But in fact there is no room for us. For the past three years we have been asking for systemic changes and accountability, and things keep getting worse. Most of us are still young. We are not necessarily the ones who are going to occupy all of those offices. We are not necessarily the ones to be president, prime minister, or minister. Not necessarily.

Some of us are artists. Some people I know in this movement are artists and filmmakers. Some of them just want to make films. But we are in a situation where we are asking: "Who is legitimate? Who is honest, qualified, competent, and who wants to be president of this country, who can run for offices, who is not corrupt who can be a minister for health." Who? This is the big question: Who is not corrupt in Haiti now, and wants to change this country? Who cares about this country?

Instead, what we are witnessing is that people are using gangs to make their point, people are using gangs to gain power. We, the young people in Haiti, who are not 40 years old, where do we find money to fight against people who have PetroCaribe money, state money, guns, guns, and allies in the international community. This is really sad, and I think that it is—I quoted this recently—Gramsci stated, like the old world is dying, the new world needs to emerge, and only the worst people are acting now in Haiti.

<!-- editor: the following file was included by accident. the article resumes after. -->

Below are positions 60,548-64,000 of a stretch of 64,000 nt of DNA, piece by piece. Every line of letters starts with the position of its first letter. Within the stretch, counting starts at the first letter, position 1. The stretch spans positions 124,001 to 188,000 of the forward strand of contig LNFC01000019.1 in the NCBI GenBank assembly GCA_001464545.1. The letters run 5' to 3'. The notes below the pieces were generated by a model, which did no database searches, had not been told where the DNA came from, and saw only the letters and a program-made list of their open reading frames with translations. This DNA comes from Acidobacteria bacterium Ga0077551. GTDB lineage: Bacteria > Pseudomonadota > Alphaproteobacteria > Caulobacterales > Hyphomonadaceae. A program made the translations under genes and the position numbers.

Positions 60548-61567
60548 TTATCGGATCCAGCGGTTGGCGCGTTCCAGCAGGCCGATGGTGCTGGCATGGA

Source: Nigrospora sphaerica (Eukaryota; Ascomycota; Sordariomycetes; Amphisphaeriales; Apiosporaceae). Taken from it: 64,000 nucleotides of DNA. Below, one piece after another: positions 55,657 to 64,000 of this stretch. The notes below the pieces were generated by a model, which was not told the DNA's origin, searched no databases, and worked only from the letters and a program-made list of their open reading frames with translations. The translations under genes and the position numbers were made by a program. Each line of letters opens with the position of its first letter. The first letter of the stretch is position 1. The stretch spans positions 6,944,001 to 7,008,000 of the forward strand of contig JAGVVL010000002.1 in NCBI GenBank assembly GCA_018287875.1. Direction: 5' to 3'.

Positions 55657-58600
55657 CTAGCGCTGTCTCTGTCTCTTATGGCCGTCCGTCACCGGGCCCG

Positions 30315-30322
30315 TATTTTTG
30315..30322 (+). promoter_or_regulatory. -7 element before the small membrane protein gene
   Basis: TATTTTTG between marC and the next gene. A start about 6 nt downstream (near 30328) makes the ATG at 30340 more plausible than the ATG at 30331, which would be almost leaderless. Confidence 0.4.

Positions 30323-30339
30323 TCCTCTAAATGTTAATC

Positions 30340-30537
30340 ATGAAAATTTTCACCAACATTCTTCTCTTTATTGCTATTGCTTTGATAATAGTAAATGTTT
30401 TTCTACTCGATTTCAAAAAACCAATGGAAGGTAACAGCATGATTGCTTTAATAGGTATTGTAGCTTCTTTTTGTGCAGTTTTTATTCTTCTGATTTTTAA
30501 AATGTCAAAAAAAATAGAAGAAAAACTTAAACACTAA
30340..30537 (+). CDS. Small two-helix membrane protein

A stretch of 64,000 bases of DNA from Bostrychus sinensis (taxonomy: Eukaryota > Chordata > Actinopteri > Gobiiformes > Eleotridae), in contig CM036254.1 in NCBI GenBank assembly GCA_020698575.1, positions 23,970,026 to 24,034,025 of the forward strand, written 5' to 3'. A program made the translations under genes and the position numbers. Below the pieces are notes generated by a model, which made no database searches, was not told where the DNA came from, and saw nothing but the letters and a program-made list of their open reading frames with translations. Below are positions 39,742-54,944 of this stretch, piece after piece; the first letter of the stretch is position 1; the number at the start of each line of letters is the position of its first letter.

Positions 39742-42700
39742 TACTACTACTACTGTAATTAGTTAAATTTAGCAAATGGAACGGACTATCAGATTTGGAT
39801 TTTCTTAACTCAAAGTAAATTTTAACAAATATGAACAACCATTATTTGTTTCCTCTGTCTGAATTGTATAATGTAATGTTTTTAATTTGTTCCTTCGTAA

There are some exceptions. I know there are a lot of good people who are doing their best now, but the majority of actors now who are fighting for power do not have Haiti's best interests at stake, but how do you face them? We do not have guns. They are killing young activists. They killed my friend and fellow activist two months ago. We are really concerned about our safety in Haiti, and we do not have the means. We only have our patriotism, our knowledge, and our goodwill. It is sad to say, but it is not enough.

So you have a whole new generation who want systemic change, but it cannot move forward because now it is dangerous. Now only the people who have gang support and money can make the rules and can make their voices heard, and we are stuck here. This is where the young people in Haiti are now.